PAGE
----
P.E.I. family shares personal message of hope

Jim Day
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They were hoping for a miracle, but he was there all along.

His name is Evan Landry.

He came into the world on Nov. 23, 2011.

He was born three months early. He weighed a mere two pounds and 15 ounces.

He emerged in an amniotic sac - a rare occurrence that sees about one in 900,000 babies born in the fluid-filled sac that contains and protects a fetus in the womb.

Tony Landry likened the sac that surrounded his son during birth to a dinosaur egg.

The rarity of the birth, doctors told Tony and his wife Kim, was a sign of good luck.

Indeed, good fortune was in the stars for the couple and their third son.

But at the time, Tony and Kim were immersed in fear more so than embraced by hope.

Evan was born with an infection and an intracranial hemorrhage. And he had been born so premature — so terribly tiny.

Much could go wrong.

Of course, the infant could die - and the first couple of weeks spent at the IWK Health Centre in Halifax were touch and go.

“So terrified,’’ recalls mom.

“What should have been a happy moment,’’ adds dad, “was filled with worry and fear.’’

Tiny Evan was moved to the Neonatal Intensive Care Unit (NICU for short) at the Queen Elizabeth Hospital in Charlottetown.

He would stay there for about two months, including his first Christmas.

Kim would make two trips a day to the hospital over that time to spend hours upon hours by her sickly son’s side.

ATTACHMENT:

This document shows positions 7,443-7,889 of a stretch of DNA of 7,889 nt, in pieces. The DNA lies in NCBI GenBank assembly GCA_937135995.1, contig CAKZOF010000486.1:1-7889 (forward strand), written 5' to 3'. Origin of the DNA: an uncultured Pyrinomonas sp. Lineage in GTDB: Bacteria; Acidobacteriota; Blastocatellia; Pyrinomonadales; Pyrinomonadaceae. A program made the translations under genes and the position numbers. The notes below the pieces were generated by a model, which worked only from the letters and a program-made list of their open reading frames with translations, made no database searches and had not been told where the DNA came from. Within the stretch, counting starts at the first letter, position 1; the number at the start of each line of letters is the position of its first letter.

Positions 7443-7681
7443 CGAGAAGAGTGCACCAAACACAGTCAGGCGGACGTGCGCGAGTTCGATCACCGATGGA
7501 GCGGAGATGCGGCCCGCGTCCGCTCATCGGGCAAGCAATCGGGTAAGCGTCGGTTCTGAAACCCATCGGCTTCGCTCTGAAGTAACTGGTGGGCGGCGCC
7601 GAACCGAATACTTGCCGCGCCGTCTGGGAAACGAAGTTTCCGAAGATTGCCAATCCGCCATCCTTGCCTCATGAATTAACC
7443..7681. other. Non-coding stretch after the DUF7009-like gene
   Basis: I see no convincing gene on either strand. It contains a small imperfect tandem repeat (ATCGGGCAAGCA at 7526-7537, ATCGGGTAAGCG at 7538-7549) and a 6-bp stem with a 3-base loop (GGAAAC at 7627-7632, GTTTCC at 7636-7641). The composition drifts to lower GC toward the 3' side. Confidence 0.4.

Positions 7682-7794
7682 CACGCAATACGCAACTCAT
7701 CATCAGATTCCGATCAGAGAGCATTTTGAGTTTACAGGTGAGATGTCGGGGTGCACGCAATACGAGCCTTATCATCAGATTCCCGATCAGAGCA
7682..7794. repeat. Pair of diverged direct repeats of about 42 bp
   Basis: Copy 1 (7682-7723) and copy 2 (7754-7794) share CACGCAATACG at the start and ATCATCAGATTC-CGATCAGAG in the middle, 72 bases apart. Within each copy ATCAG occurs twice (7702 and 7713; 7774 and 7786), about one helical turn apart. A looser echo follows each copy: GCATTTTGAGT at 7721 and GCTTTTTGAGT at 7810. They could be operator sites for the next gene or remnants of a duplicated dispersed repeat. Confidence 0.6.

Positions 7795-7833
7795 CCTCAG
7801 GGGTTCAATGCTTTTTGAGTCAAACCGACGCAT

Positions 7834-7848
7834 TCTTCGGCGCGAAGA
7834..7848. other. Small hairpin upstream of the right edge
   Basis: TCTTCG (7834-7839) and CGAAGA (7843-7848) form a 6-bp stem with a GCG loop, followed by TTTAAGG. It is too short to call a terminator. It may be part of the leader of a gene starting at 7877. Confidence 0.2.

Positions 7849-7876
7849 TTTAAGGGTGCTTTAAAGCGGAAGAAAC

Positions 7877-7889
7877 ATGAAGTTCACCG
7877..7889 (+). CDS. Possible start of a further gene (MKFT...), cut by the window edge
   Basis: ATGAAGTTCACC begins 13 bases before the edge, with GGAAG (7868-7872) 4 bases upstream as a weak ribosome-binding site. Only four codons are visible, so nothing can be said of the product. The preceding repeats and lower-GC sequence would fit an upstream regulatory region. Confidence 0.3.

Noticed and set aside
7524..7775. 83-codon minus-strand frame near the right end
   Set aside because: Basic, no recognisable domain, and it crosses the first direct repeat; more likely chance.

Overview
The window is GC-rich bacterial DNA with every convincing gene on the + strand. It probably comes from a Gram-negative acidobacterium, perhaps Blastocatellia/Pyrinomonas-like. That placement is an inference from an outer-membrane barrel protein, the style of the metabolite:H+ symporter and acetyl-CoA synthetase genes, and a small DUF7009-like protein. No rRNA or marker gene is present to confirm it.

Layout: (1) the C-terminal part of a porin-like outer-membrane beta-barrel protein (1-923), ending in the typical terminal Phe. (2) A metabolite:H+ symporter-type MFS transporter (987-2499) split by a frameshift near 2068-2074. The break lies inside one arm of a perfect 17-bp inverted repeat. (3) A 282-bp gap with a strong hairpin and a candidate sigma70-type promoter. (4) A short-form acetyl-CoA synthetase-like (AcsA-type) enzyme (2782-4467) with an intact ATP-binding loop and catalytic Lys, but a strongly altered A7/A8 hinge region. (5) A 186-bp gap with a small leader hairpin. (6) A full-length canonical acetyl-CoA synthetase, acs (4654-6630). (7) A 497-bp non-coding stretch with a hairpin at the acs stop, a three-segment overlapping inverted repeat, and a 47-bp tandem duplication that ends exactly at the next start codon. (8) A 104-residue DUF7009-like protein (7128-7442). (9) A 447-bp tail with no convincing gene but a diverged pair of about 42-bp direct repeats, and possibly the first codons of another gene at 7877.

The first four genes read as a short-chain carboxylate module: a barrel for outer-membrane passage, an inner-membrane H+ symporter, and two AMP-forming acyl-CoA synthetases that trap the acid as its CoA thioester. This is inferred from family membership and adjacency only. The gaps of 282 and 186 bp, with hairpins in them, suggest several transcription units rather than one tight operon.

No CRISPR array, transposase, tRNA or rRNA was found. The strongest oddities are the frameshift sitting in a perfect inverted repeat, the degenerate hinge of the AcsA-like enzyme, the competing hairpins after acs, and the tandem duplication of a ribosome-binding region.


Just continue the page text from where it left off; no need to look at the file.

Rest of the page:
Tony, who worked then as he does now as a medical physicist at the QEH, felt the painfully close presence of Evan as he went about his job.

Whenever he could get a break, he made a beeline to visit his son.

When Evan was finally brought to his Charlottetown home to live with his older brothers Elliot and Isaac, the anxiety was far from over for Kim and Tony.

Doctors cautioned the parents that their youngest son might not develop normally.

Any host of physical and/or mental issues could emerge over the first three years of Evan’s life.

Thankfully, none did.

However, that was a long, long period of worry for the parents. Both say they could not help anticipating with a good deal of dread a bad development.

Christmas Day is just going to be our family of five, so it’s going to be pretty special. Kim Landry

That chapter of fear was closed in a formal way on May 5 when Evan was officially discharged, complete with a balloon-laden certificate, from the perinatal follow-up program of the Queen Elizabeth Hospital.

In other words, the boy was given a clean bill of health.

“A massive relief,’’ says Tony.

Hindsight, combined with a great outcome, has the couple eager to share a message of hope to others embarking a similarly trying journey, particularly over the holiday season.

Evan’s story of survival is told in a heartwarming video that Tony posted to YouTube on Sunday.

To Evan and his father singing Frosty the Snowman, the boy’s uplifting story is told in short written narrative that appears on the screen along with photos of Evan at his tiniest to his current healthy four-year-old frame.

Snapshots of the whole clan are included for good measure.

The video, prepared by Tony, concludes with the following heartfelt message:

“So if you’re in the NICU this Christmas waiting on a Christmas miracle...just remember...you might be living one right now.’’

Kim and Tony recall trying their best to share, at least on the surface, in the unhindered joy their two healthy boys were displaying on Evan’s first ever Christmas in 2011.

Aged four and three respectively at the time, Elliot and Isaac could not appreciate the precarious state of their little brother that consumed mom and dad.

This Christmas, there will be nothing forced in the deep joy displayed — and felt — by Tony and Kim Landry.

“Christmas Day is just going to be our family of five, so it’s going to be pretty special,’’ says Kim.

Adds Tony: “We’re going to have a normal Christmas.’’



Organizations: Queen Elizabeth Hospital, IWK Health Centre

Geographic location: Charlottetown, Halifax

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  • Joe Doe
    December 24, 2015 - 08:03